Simply put, autoimmune disease is associated with a malfunction of the immune system, causing the body to attack its own tissues. The body's immune system is a complex network of specialized cells and organs that defend themselves against foreign substances and invaders. Foreign substances and invaders can include bacteria, parasites, some cancer cells, and graft tissue. Usually, the body's immune system only reacts to foreign and invader substances to protect the body. Normal antibodies are proteins produced by the immune system to attack foreign invaders.
When the immune system fails, the body mistakes its own tissues for foreign ones and produces immune cells (lymphocytes) and autoantibodies that attack those tissues. An inappropriate response, called an autoimmune response, can cause inflammation and tissue damage.
How an autoimmune reaction occurs
You may be wondering how an autoimmune reaction can occur. An autoimmune reaction can be triggered by:
- If a normal body substance is disturbed, such as by a virus or a drug, causing the body to recognize it as foreign.
- If the cells that control the production of antibodies do not work and produce abnormal antibodies that attack the body's own cells.
- Usually a localized substance in the body (such as a body fluid) is released into the bloodstream, stimulating an abnormal immune response. It could have been caused by an injury.
Prevalence and types of autoimmune diseases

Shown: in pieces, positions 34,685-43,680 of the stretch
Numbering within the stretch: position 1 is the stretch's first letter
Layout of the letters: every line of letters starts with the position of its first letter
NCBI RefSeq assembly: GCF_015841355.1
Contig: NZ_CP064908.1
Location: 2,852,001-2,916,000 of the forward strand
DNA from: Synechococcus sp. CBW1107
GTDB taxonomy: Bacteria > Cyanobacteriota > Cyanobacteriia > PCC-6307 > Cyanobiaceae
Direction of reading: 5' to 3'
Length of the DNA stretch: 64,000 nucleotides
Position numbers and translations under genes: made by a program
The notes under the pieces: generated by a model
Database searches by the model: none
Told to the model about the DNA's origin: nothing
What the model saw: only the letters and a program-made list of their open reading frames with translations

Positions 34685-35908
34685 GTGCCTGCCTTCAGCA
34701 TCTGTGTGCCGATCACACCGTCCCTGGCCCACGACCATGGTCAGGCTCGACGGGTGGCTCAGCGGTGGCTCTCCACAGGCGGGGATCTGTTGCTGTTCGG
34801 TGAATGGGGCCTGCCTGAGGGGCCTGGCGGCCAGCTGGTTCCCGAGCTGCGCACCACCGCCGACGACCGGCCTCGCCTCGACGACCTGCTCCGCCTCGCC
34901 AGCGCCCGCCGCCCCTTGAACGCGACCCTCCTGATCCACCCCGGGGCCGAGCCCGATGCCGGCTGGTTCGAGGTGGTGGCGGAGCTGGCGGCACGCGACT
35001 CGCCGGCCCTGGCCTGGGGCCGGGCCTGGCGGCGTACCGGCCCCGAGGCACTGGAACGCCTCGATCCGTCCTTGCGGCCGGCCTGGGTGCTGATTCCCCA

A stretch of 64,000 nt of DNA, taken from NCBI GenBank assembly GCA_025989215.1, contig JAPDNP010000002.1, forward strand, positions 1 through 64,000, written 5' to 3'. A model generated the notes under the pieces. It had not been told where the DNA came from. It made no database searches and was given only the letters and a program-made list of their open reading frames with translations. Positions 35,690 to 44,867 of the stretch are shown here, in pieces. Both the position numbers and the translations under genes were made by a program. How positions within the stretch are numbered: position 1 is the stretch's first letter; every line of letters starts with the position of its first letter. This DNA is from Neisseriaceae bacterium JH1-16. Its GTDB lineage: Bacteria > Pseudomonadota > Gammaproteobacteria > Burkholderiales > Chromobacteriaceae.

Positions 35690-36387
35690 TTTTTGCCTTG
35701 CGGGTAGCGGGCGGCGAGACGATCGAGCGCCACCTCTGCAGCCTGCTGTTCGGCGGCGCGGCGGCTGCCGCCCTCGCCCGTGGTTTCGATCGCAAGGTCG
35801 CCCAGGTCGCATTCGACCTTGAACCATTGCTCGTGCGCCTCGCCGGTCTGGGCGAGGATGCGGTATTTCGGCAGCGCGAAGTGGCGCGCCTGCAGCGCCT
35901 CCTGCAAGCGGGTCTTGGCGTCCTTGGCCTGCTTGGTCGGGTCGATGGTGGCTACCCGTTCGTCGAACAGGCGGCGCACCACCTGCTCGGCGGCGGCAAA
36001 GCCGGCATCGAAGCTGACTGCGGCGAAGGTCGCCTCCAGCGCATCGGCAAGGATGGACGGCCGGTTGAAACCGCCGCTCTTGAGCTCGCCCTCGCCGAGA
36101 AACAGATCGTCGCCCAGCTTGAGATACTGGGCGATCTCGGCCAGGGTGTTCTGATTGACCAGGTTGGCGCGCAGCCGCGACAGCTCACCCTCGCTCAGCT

There are more than 80 types of autoimmune diseases, the symptoms depend on the part of the body affected. There are autoimmune diseases that affect certain types of tissues (for example, blood vessels, skin, or cartilage). Other autoimmune diseases can affect a specific organ. Any organ can be affected. Features commonly associated with autoimmune diseases include inflammation, pain, muscle aches, fatigue, and low-grade fever. Inflammation is usually the first sign of an autoimmune disease.
More than 23.5 million Americans have autoimmune diseases , according to the US Department of Health and Human Services.Autoimmune diseases can affect anyone, but some people are believed to have a genetic predisposition to develop an autoimmune disease in certain circumstances (that is, something acts as a trigger). People at a higher risk of developing an autoimmune disease include:
- Women of childbearing age
- People with a family history of autoimmune disease.
- People exposed to certain environmental influences that can trigger
- People of a particular race or ethnicity
Many types of arthritis are considered autoimmune diseases, including:
Other autoimmune diseases include alopecia areata, antiphospholipid antibody syndrome, autoimmune hepatitis, type 1 diabetes , celiac disease, Crohn's disease, Graves disease, Guillain-Barré syndrome, Hashimoto's disease, idiopathic thrombocytopenic purpura, inflammatory bowel disease, inflammatory disease intestinal . primary biliary cirrhosis, psoriasis, Sjogren 's syndrome, and vitiligo.
Chronic fatigue syndrome and fibromyalgia are not considered autoimmune diseases. This is puzzling because some of the symptoms of chronic fatigue and fibromyalgia overlap with some autoimmune diseases.
The combination of symptoms with other autoimmune diseases, as well as non-autoimmune diseases, can make diagnosis difficult. According to AARDA.org, most patients with autoimmune diseases live more than 4 years and can see 5 doctors before receiving a proper diagnosis.
Treatment of autoimmune disease aims to control the autoimmune response with immunosuppressants . Corticosteroids can be used to control inflammation and suppress the immune system. Other treatment options depend on the specific autoimmune disease. For example, biologics are now widely used to treat rheumatoid arthritis or other inflammatory types of arthritis .